While this isn't much of a project, it includes some information I've learned about Datsun 5-speed conversions to a Sprite. I'm including this since it might help others researching the same conversion.
Here's my Bugeye Sprite, I've had it for a lot of years, originally buying it in Austin Texas and driving it home over the Rockies back to the Seattle area. I've had several through the years, the first one which I bought for $200 in 1968. They just get into your system.
Sprites like this are the picture of simplicity. To save costs, there is no trunk (boot) lid, no outside door latches, or no roll-up windows. But, they are nimble, fun to drive, economical, relatively reliable, and have features unusual for the time (Bugeyes were built from '58-'61) such as unibody construction and rack-and-pinion steering. In Europe and the UK, they are called Frog-Eye Sprites.
These cars, from the factory, only have 43 HP from a 948cc Austin motor. But then, since they only weigh 1440 lbs, they don't need a lot. Before I bought it, it was converted to a 1275 cc Austin motor from a later Sprite, which is a bolt-in operation, and gives it a few more beans for keeping up with traffic. However, the original transmission has no synchro in first, is fragile, and has a 1:1 top gear. This leads to high RPM cruising - 4,000 RPM at 60 MPH.
A Datsun 210 5-speed conversion gives it synchro in first and an nice overdrive 5th gear for more relaxed cruising. I opted for the Rivergate kit which includes the parts to make it bolt in. The Rivergate folks offer a slave-cylinder with a larger diameter than the stock Datsun slave cylinder to make the clutch work better after the transplant, so I used one of those. Factory Datsun is 3/4", and the one offered by Rivergate is 7/8".
However, while satisfied with the conversion in general, I found the clutch still hard to press and regulate for smooth operation. After talking to the Rivergate folks (very nice people), I found that the later Sprites, the ones with disk brakes on the front, have a master cylinder with a smaller bore than the original master cylinder. 3/4" diameter, vs the original 7/8" diameter. This gives you about 36% better leverage on both the brakes and clutch.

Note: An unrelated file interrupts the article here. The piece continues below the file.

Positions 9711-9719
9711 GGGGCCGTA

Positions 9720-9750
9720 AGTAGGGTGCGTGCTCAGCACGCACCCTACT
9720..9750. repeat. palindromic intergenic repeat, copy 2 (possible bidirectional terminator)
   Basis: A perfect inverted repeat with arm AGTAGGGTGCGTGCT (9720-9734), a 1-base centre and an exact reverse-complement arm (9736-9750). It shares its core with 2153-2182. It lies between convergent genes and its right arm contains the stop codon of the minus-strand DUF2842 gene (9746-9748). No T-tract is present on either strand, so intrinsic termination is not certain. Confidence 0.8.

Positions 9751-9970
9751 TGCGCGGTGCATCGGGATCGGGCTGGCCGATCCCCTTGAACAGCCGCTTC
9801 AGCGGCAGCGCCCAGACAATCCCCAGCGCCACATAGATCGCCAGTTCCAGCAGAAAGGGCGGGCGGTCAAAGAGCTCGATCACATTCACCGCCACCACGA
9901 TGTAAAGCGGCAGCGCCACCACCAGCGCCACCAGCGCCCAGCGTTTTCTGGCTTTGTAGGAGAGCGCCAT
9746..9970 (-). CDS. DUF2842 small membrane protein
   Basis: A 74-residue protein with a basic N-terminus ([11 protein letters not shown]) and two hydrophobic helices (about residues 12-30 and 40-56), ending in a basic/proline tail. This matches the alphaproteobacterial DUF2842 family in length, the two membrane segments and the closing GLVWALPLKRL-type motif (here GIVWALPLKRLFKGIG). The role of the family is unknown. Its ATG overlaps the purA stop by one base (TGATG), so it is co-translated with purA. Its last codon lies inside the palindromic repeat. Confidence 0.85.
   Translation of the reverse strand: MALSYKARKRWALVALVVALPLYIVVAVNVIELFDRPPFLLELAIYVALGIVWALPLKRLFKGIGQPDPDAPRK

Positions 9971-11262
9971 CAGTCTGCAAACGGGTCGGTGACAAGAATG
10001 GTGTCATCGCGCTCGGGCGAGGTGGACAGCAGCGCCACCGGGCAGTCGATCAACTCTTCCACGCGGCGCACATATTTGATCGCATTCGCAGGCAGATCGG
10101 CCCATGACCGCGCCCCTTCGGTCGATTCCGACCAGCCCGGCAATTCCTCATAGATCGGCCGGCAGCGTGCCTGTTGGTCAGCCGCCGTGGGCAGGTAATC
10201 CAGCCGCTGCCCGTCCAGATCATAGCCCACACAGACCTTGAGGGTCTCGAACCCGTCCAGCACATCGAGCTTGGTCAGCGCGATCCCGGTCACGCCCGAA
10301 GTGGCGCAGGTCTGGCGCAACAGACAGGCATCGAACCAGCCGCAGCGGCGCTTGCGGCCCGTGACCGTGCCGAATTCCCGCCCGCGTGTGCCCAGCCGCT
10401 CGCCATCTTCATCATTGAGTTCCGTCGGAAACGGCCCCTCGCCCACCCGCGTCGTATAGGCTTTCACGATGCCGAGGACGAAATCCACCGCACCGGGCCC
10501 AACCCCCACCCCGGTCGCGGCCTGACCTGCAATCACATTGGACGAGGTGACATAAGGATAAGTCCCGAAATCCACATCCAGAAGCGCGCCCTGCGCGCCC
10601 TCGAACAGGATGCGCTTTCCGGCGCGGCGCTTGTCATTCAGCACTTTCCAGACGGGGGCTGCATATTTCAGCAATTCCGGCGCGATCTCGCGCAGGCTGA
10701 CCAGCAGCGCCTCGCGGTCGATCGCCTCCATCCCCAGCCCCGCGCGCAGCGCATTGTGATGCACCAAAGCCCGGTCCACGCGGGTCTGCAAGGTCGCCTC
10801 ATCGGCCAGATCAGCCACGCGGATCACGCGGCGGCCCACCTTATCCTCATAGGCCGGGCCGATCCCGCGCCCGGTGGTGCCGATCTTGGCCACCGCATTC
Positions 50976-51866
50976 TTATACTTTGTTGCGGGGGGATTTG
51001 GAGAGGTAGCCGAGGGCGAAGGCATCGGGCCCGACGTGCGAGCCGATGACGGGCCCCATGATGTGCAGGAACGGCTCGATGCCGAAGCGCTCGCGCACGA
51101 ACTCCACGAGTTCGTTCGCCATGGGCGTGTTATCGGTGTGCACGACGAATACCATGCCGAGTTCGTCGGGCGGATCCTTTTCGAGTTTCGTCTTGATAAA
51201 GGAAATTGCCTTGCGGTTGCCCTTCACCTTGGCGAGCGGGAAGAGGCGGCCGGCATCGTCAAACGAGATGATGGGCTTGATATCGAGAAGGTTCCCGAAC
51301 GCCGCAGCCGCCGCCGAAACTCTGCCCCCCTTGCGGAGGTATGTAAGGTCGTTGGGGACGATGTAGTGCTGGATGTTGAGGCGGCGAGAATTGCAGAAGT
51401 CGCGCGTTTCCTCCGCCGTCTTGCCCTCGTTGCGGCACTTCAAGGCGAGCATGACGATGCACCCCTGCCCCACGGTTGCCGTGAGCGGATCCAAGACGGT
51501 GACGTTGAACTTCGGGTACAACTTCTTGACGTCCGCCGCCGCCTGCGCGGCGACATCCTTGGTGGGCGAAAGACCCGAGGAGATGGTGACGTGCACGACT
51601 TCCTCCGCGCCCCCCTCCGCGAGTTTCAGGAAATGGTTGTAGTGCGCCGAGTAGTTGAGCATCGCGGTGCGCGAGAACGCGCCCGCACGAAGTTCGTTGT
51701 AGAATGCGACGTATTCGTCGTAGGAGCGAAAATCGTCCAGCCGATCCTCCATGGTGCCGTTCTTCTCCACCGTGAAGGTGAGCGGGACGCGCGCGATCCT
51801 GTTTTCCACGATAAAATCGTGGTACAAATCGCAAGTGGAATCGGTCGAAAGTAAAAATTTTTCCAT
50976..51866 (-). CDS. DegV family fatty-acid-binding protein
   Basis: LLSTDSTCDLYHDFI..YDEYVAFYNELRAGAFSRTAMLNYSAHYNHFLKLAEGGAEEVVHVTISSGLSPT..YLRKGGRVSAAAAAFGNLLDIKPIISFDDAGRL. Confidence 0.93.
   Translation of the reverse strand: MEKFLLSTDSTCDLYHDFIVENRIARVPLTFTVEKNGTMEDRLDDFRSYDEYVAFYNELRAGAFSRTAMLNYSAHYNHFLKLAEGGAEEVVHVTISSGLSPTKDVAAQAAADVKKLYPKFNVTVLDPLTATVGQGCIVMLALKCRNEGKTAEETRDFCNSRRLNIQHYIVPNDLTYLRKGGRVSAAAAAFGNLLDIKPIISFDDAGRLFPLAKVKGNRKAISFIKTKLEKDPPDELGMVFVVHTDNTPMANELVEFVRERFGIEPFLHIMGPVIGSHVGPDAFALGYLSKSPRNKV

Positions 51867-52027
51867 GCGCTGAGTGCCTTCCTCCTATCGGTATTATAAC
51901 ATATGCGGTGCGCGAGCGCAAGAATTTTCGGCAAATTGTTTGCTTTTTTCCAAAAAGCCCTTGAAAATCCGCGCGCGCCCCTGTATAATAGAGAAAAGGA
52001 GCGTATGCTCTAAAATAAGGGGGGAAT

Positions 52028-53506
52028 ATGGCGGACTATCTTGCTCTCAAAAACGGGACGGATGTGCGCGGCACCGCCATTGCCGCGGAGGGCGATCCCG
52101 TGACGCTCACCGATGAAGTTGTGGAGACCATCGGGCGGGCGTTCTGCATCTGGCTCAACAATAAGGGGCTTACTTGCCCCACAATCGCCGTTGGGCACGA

I installed one of these later master cylinders, and while it solved the hard clutch issue, I had a great deal of difficulty making the adjustments for proper operation, and also to let the fluid bleed back into the master cylinder so the brakes don't start to bind when warm.
After some research, I found that these later master cylinders had push-rods that are a full 1/2" shorter than the earlier ones. When I shortened those, all the pieces fell into place and the clutch and brake operation is much improved now!
Here's a shot of the two push-rods, with one of them shortened. They start out at 4-3/16" long, and need to be shortened to 3-11/16" long.
In a couple other projects (Model-A hydraulic brake conversion and MG-J2 build), I've installed single chamber brake master cylinders, and had folks email me about the safety of not having dual chambers like modern cars. Well, I guess I grew up in an era of single chambers, so don't worry about it that much. However, these Sprites (and MG Midgets, or Spridgets) take that one step further by having a single chamber for both brakes and clutch. So, if you lose either hydraulic system, you lose both. But, I can say from experience that you can get home when this happens. Put it in first, then fire up the engine to get going, then carefully shift up and down with double-clutching. When time comes to stop again, put it in neutral and use the park brake. Just make sure you keep yourself from having to make fast stops.
One more thing about these 210 transmissions: They are getting tough to find lately, and you might be prone to rebuild it, or have that done. Rebuild kits are still available (hard to find sometimes), but those I've seen that are still available don't have synchronizer rings that are perfect for this application. I've had one transmission rebuilt professionally, and rebuilt another myself, and found that in both cases, the synchro action wasn't much better than before the rebuild. So - if your transmission is pretty good - don't assume that it will be better after a rebuild!
I hope this information about sizing of the master and slave cylinders, and the necessity of shortening the push-rods will be useful information for you, should you be doing the same conversion.